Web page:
"Eeeeek. It's HIM." said my friend Sherry pointing at the television. What was on was one of those commercials for a credit card and there for the first time Sherry was seeing what her favorite author looked like. My friend Sherry thought he was so great I started to read him. I must admit I didn't take to him right away, though with time I came to like him very much. I like books that are uplifting and with happy endings and without elements of horror, and I knew when I read him I had arrived at an uncertain path with people to whom terrible things were threatening to happen to. The uncertainty I came to love, who has not read a book and known by the end of the first chapter exactly how it was going to turn out, have not books become pastuerized and homogenized and formulized? He is a sort of wild card in the deck, and I like that. There is a thread of right and wrong that runs through his books. He has said that wildness and conservatism are woven through his character like a braid, and his books are real and fantastic, both together too. He has been criticized for making horror out of unlikely things but what else is out there to read, yet another book about a serial killer? Please!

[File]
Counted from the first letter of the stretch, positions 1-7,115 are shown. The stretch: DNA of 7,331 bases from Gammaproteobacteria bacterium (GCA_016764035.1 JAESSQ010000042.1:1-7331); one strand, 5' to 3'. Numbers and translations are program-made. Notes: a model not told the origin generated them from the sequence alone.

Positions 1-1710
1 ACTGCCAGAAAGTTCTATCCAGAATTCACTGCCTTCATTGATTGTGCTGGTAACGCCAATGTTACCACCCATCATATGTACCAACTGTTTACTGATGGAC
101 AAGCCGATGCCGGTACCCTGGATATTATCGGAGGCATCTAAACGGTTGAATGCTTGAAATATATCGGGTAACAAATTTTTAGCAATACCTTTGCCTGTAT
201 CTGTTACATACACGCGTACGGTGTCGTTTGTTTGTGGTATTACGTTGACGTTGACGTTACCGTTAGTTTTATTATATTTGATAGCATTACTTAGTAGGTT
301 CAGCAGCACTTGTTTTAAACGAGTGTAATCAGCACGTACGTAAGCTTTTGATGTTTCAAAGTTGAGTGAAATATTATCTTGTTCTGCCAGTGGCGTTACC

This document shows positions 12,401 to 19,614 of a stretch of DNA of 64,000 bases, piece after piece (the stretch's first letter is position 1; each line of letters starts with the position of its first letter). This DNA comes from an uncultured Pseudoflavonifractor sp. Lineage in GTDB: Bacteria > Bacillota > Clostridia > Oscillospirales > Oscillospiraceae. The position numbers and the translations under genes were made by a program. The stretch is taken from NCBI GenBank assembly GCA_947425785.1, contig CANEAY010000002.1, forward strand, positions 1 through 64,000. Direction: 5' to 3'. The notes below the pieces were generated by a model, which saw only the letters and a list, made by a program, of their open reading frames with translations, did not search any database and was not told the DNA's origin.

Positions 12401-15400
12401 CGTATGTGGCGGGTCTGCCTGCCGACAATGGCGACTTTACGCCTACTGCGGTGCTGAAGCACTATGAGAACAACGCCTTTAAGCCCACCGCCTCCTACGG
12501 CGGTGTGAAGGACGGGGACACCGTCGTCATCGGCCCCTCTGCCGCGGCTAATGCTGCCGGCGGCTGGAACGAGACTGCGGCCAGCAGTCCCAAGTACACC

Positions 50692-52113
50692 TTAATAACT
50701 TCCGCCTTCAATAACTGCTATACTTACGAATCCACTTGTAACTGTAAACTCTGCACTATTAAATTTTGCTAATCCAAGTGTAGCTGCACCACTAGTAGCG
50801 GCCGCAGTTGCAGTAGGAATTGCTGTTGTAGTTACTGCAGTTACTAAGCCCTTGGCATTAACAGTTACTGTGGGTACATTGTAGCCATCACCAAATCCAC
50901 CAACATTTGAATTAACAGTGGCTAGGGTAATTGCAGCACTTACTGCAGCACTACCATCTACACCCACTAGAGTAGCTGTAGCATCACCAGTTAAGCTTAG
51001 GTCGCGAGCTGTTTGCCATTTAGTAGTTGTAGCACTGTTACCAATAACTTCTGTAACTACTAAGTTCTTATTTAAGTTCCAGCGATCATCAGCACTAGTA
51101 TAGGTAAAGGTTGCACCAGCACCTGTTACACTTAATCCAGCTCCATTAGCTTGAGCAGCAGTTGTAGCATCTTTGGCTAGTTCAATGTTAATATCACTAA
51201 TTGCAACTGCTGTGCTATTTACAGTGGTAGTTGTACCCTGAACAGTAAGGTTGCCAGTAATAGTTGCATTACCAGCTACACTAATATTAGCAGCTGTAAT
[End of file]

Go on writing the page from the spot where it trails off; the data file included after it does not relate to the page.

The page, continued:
His books have life to them and life is worth more than any amount of well, anything else. They always tell you in school how Shakespeare had to be popular and how Dickens was so popular in his day but popularity now seems to mean that it is not any good. I am confused by critics of Stephen King, methinks perhaps we can call this sour grapes.
When interviewed he certainly comes across as a person who has a lot of secrets. He is not sucking up and he takes silence easily. In other words, he is not pushing his books and smiling like an idiot and wondering if the interviewer thinks he is wonderful. He reminds me of James Garner in "Maverick", an actor who acted like he and the audience were in on the joke of how stupid the whole thing was, with a twinkle of self-mockery in his eyes. You just have to respect someone like that.